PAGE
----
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Last night a "orc" rolled a 20 on a 20 sided die. If that happens, we roll TWO 10 sided dice to look at a critical hit chart numbered 01-100 (one 10 sided die is numbered 00-90). I then rolled a 00-0 which is considered "100" so the character suffered death. We always roll god saves (meaning a god will save them if the player then rolls 00-0 with 2-10 sided die). Well, The player the rolled 00-0 with witnesses. I couldn't believe it!

What is the total probability to roll these numbers consecutively, meaning one after the other:

-"20" on a 20 sided die once, then... -"0" on a 10 sided die FOUR TIMES IN A ROW

?

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    $\begingroup$ $\frac {1}{20}\frac {1}{100}\frac{1}{100} = \frac {1}{200,000}$ As Terry Pratchett says “Scientists have calculated that the chances of something so patently absurd actually existing are millions to one. But magicians have calculated that million-to-one chances crop up nine times out of ten.” $\endgroup$
    – Doug M
    Commented Sep 7, 2017 at 0:21
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    $\begingroup$ DIE! The singular of dice is DIE! Gah!!!!! :P $\endgroup$
    – Xander Henderson
    Commented Sep 7, 2017 at 0:22
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    $\begingroup$ The capitalization in your last line suggests that you think this should NEVER happen. The answers show that it is in fact rare: 1 in 200,000. But there may well have been well over 200,000 D&D dice rolls in the years since the game began, so that "unusual' event does happen to someone. Just not usually to you. The same kind of argument shows that winning the lottery isn't a rare event when viewed from far away. $\endgroup$ Commented Sep 7, 2017 at 0:30
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    $\begingroup$ It is the "lottery paradox," just in a different context. Even rare outcomes become probable after enough trials. It would be strange is no one ever had such a sequence of die rolls. $\endgroup$
    – Xander Henderson
    Commented Sep 7, 2017 at 3:16
  • $\begingroup$ Thanks everybody! You opened up my eyes to something I didn't know, the the lottery paradox. $\endgroup$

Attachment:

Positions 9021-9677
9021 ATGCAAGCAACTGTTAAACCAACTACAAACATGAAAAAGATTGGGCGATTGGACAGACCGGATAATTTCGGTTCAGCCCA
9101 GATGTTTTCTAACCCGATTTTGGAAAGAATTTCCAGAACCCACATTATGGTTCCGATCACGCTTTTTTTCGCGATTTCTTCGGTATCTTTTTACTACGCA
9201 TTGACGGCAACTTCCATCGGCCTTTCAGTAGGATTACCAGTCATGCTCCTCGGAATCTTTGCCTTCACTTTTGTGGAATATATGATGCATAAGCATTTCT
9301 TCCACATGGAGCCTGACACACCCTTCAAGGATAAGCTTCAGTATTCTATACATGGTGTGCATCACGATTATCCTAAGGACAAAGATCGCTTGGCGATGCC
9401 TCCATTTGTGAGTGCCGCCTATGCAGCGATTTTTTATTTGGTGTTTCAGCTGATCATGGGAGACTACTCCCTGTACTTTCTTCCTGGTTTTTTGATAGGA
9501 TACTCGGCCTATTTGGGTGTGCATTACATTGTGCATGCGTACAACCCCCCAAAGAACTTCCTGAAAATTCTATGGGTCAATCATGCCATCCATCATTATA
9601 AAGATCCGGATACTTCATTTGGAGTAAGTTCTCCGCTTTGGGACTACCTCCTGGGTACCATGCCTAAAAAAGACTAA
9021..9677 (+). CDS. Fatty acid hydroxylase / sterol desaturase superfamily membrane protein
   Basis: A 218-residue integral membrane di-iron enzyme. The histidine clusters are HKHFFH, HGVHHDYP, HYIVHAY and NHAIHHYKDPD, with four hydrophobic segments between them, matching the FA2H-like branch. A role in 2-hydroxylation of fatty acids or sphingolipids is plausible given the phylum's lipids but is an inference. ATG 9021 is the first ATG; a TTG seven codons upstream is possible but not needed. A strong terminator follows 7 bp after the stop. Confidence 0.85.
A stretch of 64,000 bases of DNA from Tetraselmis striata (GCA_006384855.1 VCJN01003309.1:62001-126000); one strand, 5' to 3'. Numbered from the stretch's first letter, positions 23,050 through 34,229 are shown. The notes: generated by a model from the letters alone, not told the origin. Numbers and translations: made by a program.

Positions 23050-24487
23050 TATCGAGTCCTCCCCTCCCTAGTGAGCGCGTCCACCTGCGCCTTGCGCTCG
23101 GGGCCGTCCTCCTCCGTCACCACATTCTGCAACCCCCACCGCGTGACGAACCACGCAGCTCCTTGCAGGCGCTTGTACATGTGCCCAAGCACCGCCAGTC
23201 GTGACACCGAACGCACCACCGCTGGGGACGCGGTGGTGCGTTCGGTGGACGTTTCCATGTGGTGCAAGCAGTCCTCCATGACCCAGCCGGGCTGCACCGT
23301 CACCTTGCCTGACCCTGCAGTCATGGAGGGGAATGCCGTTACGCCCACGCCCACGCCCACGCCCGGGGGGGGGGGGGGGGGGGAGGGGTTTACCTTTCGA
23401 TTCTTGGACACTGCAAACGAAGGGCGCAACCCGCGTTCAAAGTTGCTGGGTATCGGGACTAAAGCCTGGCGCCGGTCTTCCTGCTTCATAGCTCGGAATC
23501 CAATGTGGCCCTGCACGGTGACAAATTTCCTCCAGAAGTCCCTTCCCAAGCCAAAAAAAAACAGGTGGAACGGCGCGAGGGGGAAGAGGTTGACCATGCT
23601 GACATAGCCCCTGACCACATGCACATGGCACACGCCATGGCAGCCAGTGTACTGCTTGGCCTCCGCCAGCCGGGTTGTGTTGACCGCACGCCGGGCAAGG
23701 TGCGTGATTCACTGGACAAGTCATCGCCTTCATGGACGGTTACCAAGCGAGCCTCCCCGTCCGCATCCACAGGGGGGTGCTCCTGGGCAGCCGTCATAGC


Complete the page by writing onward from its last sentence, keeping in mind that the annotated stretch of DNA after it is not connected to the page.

– bangini
    Commented Sep 7, 2017 at 4:48

3 Answers 3

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It's simply $\frac{1}{20}\cdot (\frac{1}{10})^4$, or 5 in a million.

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Rare events happen all the time. If you imagine all the games of D&D ever played and think of the dice roll sequences that you would want to ask here about you can see that some of them would happen sometimes.

Your confusion comes from asking after you know it happened to you.

Winning the lottery is a very rare event. But someone wins. They think they are special (well, they are lucky).

More discussion here:

Probability of two people from two different countries meeting in a different country and meeting each other

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The answer is $\frac 1 {20} \cdot \left(\frac 1 {10}\right)^4 = \frac 1 {200000} $.

However, since you mentioned D&D....

Let me tell you that information theory also tells us that the more unexpected something is, the more knowledge you get for receiving it.

Dice rolls are a type of divination that go beyond the pure realm of math-based probabilities. I've estimated that a dice roll, with flat faces, on a hard surface will give you about 130 bits of information on each roll. This huge number is enough to get data from almost every atom of the universe (science estimates this to be not much more than 1082).

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